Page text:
Published online by Cambridge University Press: 28 November 2016
The objective of this paper was to compare demographics, employment variables, satisfaction, and motivation for entering the field of Emergency Medical Services (EMS) between members of under-represented races/ethnicities and members of the majority group.
A cohort of nationally certified EMS professionals was followed for 10 years through annual surveys; however, race/ethnicity was only available for 9 years (2000-2008). Descriptive statistics and 95% confidence intervals (CIs) were calculated and significance was determined by lack of CI overlap.
From 2000 through 2008, the range of proportions of nationally certified EMS professionals by race/ethnicity was as follows: whites: 83.5%-86.0%, Hispanics: 4.2%-5.9%, and African-Americans: 2.5%-4.6%. There were no significant changes in the proportion of minority EMS professionals over the study period. Hispanics and African-Americans combined increased slightly from 6.7% of the population in 2000 to 9.9% in 2008. Likewise, the proportion of all under-represented races/ethnicities increased slightly from 2000 (14.0%) to 2008 (16.5%). Females were under-represented in all years. Nationally certified African-Americans were significantly more likely to be certified at the Emergency Medical Technician (EMT)-Basic level (compared with the EMT-Paramedic level) than whites in all but one survey year. The proportion of Hispanics registered at the EMT-Basic level was significantly higher than whites in three survey years. Accordingly, a larger proportion of whites were nationally registered at the EMT-Paramedic level than both African-Americans and Hispanics. A significantly larger proportion of African-Americans reported working in urban communities (population >25,000) compared with whites for nine of the 10 survey years. Similarly, a significantly larger proportion of Hispanics worked in urban communities compared with whites in 2002 and from 2005 to 2008. For satisfaction measures, there were no consistent differences between races/ethnicities. Among factors for entering EMS, the proportion of whites who reported having a friend or family member in the field was significantly higher than African-Americans in all years and significantly higher than Hispanics in four of the nine years.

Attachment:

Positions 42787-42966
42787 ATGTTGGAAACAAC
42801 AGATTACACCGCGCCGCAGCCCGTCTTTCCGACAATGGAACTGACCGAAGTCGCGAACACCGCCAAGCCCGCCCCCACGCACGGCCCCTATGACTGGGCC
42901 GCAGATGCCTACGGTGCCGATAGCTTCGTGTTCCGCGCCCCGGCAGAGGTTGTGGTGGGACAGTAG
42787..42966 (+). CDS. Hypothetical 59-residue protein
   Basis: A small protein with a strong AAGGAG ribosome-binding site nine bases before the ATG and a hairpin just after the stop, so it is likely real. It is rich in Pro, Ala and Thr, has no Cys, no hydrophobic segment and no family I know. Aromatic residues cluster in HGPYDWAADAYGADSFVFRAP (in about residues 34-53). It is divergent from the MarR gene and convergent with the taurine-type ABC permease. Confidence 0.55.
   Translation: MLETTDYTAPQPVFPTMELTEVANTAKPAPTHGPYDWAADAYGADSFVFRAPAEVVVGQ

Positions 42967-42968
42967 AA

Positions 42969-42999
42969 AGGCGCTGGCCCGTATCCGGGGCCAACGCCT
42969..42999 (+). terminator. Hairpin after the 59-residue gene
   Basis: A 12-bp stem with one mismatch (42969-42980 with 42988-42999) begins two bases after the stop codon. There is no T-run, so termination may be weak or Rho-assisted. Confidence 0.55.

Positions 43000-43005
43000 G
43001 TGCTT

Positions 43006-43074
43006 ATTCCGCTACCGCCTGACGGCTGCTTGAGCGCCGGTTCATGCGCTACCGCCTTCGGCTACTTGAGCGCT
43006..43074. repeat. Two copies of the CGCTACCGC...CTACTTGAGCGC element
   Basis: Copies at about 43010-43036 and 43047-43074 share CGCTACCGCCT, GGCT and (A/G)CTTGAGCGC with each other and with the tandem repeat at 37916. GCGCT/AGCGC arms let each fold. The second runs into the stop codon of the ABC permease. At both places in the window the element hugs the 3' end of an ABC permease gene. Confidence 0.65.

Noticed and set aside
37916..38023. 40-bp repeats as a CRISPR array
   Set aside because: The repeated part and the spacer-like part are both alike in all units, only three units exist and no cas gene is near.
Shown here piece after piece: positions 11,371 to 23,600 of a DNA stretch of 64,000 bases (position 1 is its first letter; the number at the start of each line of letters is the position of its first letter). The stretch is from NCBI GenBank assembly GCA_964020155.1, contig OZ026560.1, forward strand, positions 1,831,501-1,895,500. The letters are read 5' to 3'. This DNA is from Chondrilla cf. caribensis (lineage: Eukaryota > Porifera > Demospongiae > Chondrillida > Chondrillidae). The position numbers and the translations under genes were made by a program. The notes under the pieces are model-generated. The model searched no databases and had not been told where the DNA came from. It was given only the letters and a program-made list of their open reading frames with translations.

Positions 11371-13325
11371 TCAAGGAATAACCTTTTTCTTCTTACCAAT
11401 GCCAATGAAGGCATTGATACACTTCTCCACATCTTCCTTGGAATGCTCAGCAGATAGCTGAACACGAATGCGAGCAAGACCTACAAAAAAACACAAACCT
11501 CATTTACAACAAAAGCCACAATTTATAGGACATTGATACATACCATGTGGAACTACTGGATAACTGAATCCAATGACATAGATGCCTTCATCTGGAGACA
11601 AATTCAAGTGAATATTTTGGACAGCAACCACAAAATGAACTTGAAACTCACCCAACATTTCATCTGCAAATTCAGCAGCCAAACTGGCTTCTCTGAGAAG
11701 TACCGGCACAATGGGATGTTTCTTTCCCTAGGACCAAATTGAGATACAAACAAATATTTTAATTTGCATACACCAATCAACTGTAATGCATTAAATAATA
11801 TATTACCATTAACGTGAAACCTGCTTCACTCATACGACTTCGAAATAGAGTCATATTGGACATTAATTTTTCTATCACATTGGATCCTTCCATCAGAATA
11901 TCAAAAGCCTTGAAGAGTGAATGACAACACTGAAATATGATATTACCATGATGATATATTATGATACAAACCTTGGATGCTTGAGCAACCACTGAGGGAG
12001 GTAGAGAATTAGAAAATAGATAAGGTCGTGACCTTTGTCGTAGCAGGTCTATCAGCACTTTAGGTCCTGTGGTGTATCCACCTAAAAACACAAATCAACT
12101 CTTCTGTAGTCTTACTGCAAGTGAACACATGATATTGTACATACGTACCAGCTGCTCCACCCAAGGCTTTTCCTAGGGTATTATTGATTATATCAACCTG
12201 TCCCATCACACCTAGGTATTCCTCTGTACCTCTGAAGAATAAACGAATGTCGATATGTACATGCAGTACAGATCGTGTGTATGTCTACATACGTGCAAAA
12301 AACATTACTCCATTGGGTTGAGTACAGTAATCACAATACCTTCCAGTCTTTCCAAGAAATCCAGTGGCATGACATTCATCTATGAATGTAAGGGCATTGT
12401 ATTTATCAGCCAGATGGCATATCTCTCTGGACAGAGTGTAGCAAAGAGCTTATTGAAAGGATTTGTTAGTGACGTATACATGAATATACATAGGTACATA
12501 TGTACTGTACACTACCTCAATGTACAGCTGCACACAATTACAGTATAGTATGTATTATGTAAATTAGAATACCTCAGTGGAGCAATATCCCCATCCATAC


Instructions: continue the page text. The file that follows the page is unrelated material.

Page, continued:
The ethnic/racial diversity of the population of nationally certified EMS professionals is not representative of the population served and has not improved over the 2000-2008 period. Similar to other health care professions, Hispanics and African-Americans are under-represented in EMS compared with the US population. This study serves as a baseline to examine under-represented populations in EMS.